Hitachi Deskstar 7K1000 Terabyte Hard Drive

Game Level Loading

Game Level Loading

With a fresh copy of Vista installed on each hard disk, the final test was to find out if the Windows loading times seen above would also be applicable to the map loading time of a popular PC game. Once again, the test procedure was quite simple: Install Call of Duty 4: Modern Warefare, load the game, select a map to play and measure the time taken from pressing the "Begin" button to the time the map is fully loaded. This procedure was repeated a total of three times on each of the hard disks, with a reboot in between each test to clear system memory.
 
CoD4 Map Load Time
 
Interestingly, the performance difference here is quite marginal. I was actually expecting more significant  performance gains over the Seagate Barracuda 80GB.
 
Let's head over the page to see what conclusions we can draw on the Hitachi DeskStar 7K1000...
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Most Recent Comments

09-09-2008, 09:42:23

PV5150
Looking for some seriously beefy storage that isn't a slouch when it comes to performance? Hitachi's DeskStar 7K1000 may have what you're looking for...

http://www.overclock3d.net/gfx/artic...115943873s.jpg

Check the review hereQuote

09-09-2008, 10:15:12

Rastalovich
Great review m8.

What I draw exception to on harddrives these days, and not this one in particular, is that the mounting holes on the left and right side that astride the pcb mount still do-not protect the pcb from screws being used that are too long.

To the rear of the drives (the non pcb) there is an enclosed space where the screws can draw into and then hit if they`re too long.

As an example I mounted a 1TB WDC drive, to which the makeup is almost exactly the same as this drive according to the nice pics. In moving the drive from one cage to another I happened to use case-style screws and 1 of them happened to be millimeters longer than the others. As a result it was shorting something on the non visible side of the pcb.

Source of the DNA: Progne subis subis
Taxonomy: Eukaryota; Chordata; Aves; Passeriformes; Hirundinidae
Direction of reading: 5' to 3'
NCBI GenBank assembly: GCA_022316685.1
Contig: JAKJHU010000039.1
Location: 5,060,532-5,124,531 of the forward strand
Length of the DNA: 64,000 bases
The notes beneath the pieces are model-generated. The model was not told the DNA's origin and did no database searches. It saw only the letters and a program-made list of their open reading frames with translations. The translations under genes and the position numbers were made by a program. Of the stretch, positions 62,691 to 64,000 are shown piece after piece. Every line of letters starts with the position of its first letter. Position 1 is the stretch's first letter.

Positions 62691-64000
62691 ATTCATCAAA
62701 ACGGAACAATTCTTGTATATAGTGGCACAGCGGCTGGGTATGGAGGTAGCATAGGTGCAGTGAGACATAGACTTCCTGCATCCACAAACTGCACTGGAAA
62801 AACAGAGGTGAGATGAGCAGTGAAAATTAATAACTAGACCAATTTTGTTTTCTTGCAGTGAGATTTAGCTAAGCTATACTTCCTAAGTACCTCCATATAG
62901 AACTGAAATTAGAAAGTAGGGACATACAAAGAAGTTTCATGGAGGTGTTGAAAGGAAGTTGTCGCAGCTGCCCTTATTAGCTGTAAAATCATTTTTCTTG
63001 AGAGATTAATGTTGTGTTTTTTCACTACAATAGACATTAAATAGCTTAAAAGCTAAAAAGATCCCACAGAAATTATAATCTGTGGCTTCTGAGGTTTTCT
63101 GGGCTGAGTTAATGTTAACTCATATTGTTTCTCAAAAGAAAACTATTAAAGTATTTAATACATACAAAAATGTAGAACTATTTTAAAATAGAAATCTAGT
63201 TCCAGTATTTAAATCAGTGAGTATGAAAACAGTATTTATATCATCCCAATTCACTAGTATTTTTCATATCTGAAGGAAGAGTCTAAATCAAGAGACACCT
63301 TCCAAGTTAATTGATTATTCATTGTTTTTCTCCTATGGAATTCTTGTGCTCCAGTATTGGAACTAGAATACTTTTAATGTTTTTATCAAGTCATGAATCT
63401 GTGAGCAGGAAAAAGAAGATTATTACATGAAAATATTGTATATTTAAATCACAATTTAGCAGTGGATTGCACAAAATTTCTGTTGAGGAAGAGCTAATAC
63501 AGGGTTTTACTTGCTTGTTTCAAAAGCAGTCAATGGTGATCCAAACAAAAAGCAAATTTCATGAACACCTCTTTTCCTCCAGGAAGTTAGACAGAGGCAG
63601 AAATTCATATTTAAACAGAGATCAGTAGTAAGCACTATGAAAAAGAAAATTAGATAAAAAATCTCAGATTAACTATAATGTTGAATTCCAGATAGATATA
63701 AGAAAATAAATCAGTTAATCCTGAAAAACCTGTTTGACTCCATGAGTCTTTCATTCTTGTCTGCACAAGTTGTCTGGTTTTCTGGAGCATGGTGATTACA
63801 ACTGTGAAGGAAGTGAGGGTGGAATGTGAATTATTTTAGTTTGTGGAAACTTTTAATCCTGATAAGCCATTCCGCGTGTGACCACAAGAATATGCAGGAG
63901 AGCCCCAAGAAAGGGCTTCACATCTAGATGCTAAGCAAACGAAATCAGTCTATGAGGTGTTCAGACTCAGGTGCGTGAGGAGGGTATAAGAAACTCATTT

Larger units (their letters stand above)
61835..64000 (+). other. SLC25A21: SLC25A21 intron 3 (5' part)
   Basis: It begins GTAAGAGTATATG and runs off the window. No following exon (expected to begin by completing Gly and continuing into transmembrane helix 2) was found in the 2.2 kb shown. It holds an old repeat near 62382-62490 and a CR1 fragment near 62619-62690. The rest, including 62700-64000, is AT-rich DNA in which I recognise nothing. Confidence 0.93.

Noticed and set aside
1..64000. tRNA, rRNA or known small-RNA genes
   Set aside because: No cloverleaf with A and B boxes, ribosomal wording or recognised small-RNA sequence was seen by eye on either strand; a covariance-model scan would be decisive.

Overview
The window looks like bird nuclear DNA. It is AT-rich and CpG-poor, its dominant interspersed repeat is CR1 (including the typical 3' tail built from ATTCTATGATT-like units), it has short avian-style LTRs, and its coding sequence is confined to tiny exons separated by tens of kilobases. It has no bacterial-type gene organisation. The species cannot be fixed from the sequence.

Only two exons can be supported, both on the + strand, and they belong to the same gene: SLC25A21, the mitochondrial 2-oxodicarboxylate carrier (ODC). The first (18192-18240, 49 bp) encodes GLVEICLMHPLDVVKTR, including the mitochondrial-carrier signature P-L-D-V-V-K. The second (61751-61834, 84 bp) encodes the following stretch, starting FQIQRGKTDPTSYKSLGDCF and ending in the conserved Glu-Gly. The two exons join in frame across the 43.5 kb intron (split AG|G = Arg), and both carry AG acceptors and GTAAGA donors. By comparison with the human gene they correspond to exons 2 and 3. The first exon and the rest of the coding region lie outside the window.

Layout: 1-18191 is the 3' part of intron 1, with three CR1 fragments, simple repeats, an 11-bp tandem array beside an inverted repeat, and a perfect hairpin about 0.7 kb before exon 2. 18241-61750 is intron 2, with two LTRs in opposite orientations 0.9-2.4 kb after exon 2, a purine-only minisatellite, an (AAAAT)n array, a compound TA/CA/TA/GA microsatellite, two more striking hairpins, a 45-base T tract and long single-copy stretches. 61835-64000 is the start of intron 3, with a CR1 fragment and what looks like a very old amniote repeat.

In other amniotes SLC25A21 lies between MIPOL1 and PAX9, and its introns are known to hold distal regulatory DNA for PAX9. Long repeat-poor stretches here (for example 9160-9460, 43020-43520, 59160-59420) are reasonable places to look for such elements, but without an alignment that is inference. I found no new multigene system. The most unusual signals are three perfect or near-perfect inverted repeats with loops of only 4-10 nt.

On boot, the mobos I tried it on (whilst keeping it in the same cage) reported "disk not reset info!" or similar, taking it out of the cage completely it went through ok, on doing so I noticed the 1 screw was that much longer than the rest - hey a case-type screw is a case-type screw.

All it requires is an enclosed area like the rear two screw-holes have and it saves a bunch of trouble. It`s not like the harddrive people always enclose screws for u, so u often delve into the "similar screws" box u have laying around.

Meh, the drives are great performers tho, can`t argue with that.Quote

09-09-2008, 10:21:55

PV5150
Quote:
Originally Posted by Rastalovich
What I draw exception to on harddrives these days, and not this one in particular, is that the mounting holes on the left and right side that astride the pcb mount still do-not protect the pcb from screws being used that are too long.

To the rear of the drives (the non pcb) there is an enclosed space where the screws can draw into and then hit if they`re too long.
Thank you mate and I totally agree, it leaves next to no margin for error.Quote
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